I've consistently had numerous journal publications for years, and I've never perceived that it changed how my students viewed me. The book, though, may make a difference in another way because I feel more confident and I can already see how that buoys my mood when teaching. In workshop, where group dynamics and psychology are often as influential as the writing, I would assume that this could be a beneficial element.

Like many lit courses, "Women in Lit" is classified in a way that qualifies it for a university-wide distribution requirement, so it's full of people who wouldn't take the course unless they had to. I'm not sure my book matters to them, at all. And to be fair, I can recall several courses I had to take as an undergrad about which I probably felt the same. However, I do have a few Sports Administration majors who claim to appreciate Carson McCullers-I take that as a good sign! We had a great discussion last week about her story, "The Sojourner," viewing it as an example of a piece of fiction that could not be composed in the age of Facebook.

Has it affected your writing at all (and perhaps your moving through the world as a poet) that you have lived in such different geographic locales and population centers: New Jersey, New York City, Boston, San Francisco, rural Iowa, Durham, North Carolina, and Louisville, Kentucky?

Absolutely. The places I've lived are inseparable from my poems, and it's probably true that "place" is my main source of inspiration. I was walking near fossil beds after my father's funeral and I realized something that, oddly, I had never consciously acknowledged before-I often get ideas when places half resemble the New Jersey of my childhood, although I may be the only person seeing that likeness. For example, when I moved to Iowa, the landscape felt comforting to me, because Middletown, NJ, was all farms, stables, and orchards in 1970. But then the unfamiliar appeared in the form of tornadoes and raucous thunderstorms-and entered my poems.

I like finding peculiarities in everyday places. The collection's title poem, "Other Prohibited Items," is set at an airport security kiosk. I also have several poems that occur in supermarkets, strip malls, fruit markets-places where the mundane is expected and where we all go regularly. Why shouldn't a Kroger manager's goofy attempt at trying out his beginner's Italian on the intercom be invited into a poem? I'm there, picking up my daughter's Allegra prescription and he's given me a story. I'm not in Tuscany gazing at a golden sunset, I'm in Louisville-that is my reality, my muse can be the manager's "Grazia."

I think of jobs as 'place,' too, and so my past employment has entered my poems. I had many jobs as a secretary in my twenties and thirties, and those offices, and especially my former co-workers, populate many poems in the book. I probably couldn't have functioned in those jobs unless the actual office was co-existing as an alternate narrative in my imagination. So, I wrote pieces set in offices long before Ricky Gervais and his brilliant BBC series appeared. I worried for a while that my poems would be seen as too pop-cultural, or as referencing the TV and film spin-offs that then transpired. But my poems aren't about a specific, concrete office-the setting is metaphorical, and so I hope they're read/viewed differently.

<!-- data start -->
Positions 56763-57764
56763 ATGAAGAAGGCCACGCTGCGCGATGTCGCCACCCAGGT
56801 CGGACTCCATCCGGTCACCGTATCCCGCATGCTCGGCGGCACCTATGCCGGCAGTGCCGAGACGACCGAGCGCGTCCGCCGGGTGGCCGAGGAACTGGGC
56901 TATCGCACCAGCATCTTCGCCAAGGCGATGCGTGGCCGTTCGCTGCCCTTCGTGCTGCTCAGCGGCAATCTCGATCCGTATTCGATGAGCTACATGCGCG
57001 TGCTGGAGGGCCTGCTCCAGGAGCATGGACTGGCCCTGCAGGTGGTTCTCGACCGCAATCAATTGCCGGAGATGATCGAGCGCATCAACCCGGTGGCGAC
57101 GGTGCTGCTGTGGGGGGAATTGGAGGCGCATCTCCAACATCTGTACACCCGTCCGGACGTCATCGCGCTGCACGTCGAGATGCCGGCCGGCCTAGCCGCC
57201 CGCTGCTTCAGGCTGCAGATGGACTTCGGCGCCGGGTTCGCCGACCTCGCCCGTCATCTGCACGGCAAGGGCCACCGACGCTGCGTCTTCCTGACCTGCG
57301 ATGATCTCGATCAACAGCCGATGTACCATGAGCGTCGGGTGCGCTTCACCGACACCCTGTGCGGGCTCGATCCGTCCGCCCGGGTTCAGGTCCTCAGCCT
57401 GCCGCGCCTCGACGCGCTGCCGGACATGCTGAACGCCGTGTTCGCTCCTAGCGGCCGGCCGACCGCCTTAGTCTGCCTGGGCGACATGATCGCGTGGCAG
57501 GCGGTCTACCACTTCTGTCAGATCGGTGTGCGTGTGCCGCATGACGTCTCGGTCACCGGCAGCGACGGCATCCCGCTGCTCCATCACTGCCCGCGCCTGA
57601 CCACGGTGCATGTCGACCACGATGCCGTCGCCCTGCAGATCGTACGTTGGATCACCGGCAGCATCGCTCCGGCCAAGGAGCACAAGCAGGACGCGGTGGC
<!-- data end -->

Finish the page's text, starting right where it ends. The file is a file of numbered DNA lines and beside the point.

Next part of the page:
Is there a question that you wish interviewers would ask you about your writing (Or that you wish they would ask poets in general)? And if they did ask, what would you answer?

Here's a question:

What are some of the more important (but not poetry specific) influences/muses in your development as a writer?

A selected few of these influences/muses would be:

Weather, no matter where I am and whatever the season.

Sondheim's "Sunday in the Park with George."

Fred Astaire, when he sings.

Two exhibits I saw at the Whitney when I was a teenager: George Segal and Edward Hopper.

My allergies, which are profuse.

In childhood, long summer days spent at the Jersey shore (the true beach, not the current TV trash version).

Medical facts and articles having to do with vision. (My father was an optometrist)

Finding a publisher for one's book can be a daunting task, but you never let that fact discourage you. What advice would you give poets who may be receiving rejection slips for their book manuscripts right now?

My manuscript changed and changed and changed due to many factors. The biggest hurdle was the physical ordering of the poems. I believe that when a poet friend helped me re-order them a few years ago, it changed my perspective utterly. There were connections I somehow couldn't see. I think my main bit of advice would be to have someone you trust look at the book with you, then be willing to dismantle it and begin again. I took out some dud poems and wrote some new ones that became essential components, all due to the new order. The book was a finalist in several contests after its 'makeover' and then it was chosen by the Mississippi Review. I am eternally grateful to that writing friend, to contest judge Dara Wier, and to the editors and staff in Hattiesburg. It's changed everything.